Paul Aubrey, divisional director at SAS International, talks about how the growing number of new regulations makes it essential for specialist contractors to carefully assess tender details and identify anomalies early on.

The idiom ‘the devil is in the detail’ is often used to mean that although something might seem simple, there could be a mysterious element hidden in the details. This phrase is more pertinent in today’s  construction industry than at any other time. Five years ago,  specifications were steered by  aesthetics, performance and sustainability; now, a more socially driven standard is also shaping the agenda. With the rising levels of sector benchmarks and quality standards, how do you manage these demands and guidelines?

Increasingly, all members of the supply chain, from designer to installer, are asked to satisfy Health Building Notes for healthcare  projects, Building Bulletins within  education, and countless  documents covering carbon  emissions, VOCs, acoustics and many other important matters.  Additionally, there is a new initiative to enhance wellbeing and  productivity for building  occupiers developed to retain staff and improve visitor experience.

With this in mind, it is vitally important that specialist  contractors properly assess and familiarise themselves with the details of new regulations to ensure that anomalies are identified and addressed early in the process.

Contained within each tender enquiry there is a growing volume of these documents and often they are not included in their  entirety but simply referenced within specifications. Adding to this, as the responsibility transfers to the tendering contractor, many of the documents are not only open to interpretation but may conflict with other criteria within the specifications or drawings.  Recently, a client approached us with the aim to achieve the new WELL Building Standard. Calling for a minimum light reflectance value of 80 per cent across the ceiling, the criteria clashed with the aesthetic design for the space, which  consisted of large, open, expanded metal panels – two drivers  immediately at conflict. To identify issues in the tender criteria and reduce risk to the project, specialist contractors need to check the specification carefully and recognise potential contradictions before approaching the manufacturer.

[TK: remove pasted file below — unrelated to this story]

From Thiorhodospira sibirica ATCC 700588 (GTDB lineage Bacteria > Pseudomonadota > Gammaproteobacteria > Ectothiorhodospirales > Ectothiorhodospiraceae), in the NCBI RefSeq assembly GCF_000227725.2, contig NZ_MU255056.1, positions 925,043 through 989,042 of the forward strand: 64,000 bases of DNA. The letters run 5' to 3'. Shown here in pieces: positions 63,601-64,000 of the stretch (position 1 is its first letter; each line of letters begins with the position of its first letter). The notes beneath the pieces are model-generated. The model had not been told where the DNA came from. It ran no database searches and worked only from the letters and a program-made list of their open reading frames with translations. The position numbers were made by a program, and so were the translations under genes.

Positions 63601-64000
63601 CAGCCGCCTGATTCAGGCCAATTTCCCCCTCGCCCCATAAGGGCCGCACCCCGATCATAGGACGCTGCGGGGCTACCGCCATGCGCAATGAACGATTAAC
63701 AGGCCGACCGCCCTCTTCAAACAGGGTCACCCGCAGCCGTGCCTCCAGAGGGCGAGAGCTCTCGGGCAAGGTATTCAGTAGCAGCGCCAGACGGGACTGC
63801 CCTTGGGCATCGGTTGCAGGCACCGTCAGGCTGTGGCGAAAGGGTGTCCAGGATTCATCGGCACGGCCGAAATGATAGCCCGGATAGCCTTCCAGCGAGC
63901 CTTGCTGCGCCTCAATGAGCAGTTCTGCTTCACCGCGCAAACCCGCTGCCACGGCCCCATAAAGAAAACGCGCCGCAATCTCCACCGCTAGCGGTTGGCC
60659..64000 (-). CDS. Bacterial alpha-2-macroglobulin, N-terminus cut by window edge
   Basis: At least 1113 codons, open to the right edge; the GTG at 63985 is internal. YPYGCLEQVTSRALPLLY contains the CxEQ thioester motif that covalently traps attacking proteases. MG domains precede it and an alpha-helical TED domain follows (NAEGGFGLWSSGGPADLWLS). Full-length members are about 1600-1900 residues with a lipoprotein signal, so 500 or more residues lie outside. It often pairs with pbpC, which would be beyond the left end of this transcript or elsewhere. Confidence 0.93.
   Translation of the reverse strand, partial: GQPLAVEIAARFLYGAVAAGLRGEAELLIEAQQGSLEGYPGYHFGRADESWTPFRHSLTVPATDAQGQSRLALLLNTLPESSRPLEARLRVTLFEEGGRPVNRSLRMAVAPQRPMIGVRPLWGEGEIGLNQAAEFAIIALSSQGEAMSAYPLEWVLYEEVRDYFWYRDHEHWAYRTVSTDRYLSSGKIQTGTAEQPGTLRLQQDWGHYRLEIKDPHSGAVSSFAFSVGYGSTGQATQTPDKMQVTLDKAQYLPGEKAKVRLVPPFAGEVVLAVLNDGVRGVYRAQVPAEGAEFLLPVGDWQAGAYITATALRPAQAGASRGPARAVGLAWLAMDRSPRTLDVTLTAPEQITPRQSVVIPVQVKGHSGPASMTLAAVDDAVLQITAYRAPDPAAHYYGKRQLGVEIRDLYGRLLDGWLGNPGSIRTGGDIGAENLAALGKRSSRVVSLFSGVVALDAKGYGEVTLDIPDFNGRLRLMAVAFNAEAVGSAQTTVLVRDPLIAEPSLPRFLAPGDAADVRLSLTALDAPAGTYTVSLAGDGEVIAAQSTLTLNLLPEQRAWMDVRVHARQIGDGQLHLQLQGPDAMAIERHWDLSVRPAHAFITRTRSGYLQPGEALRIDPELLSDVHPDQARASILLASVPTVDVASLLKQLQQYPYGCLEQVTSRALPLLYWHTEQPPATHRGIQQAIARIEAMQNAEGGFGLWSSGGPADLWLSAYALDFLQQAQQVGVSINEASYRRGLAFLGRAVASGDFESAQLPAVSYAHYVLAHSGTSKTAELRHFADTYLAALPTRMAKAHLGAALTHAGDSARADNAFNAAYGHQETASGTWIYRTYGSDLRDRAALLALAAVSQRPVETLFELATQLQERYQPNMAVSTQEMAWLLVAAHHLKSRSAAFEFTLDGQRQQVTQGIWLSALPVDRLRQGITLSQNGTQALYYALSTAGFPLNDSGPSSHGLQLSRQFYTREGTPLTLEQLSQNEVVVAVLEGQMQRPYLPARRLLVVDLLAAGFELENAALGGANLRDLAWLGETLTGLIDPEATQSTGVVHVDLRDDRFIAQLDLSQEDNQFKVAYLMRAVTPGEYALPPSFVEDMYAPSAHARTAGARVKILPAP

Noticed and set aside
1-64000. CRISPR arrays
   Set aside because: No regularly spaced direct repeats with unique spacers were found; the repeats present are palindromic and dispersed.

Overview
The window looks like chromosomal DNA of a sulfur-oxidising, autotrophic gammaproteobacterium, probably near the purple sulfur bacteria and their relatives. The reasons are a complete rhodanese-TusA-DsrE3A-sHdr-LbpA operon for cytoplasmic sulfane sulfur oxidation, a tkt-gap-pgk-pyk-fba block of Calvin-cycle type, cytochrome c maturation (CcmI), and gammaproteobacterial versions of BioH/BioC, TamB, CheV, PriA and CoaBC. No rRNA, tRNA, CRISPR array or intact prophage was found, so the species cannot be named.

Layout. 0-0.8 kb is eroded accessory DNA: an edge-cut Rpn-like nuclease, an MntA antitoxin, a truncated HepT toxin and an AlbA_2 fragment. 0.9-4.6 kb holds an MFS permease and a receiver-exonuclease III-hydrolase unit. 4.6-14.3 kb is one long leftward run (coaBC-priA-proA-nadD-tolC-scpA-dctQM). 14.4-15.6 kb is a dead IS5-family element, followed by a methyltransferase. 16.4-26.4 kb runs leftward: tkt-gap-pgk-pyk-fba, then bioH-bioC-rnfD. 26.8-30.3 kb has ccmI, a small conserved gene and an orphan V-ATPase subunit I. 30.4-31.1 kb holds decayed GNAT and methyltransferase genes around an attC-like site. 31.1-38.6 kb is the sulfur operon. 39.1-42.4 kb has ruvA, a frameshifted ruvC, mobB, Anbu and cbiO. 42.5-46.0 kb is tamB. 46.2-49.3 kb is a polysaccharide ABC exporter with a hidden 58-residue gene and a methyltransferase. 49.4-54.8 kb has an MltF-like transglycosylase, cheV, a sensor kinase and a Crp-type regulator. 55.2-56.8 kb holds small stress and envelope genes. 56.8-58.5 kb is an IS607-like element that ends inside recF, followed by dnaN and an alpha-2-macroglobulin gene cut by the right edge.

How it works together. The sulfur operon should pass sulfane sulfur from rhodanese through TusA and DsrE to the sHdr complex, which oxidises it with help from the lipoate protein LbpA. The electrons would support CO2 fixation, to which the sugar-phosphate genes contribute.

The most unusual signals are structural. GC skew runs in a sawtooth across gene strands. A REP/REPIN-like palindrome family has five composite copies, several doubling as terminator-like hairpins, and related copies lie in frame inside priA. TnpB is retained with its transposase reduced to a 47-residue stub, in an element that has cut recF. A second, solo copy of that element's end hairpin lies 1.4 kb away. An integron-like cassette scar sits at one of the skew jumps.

Whether you are undertaking work in a new sector or taking on a new standard, take the time to review all the information and  remember, ‘the devil is in the detail’.

SAS International
Divisional director – UK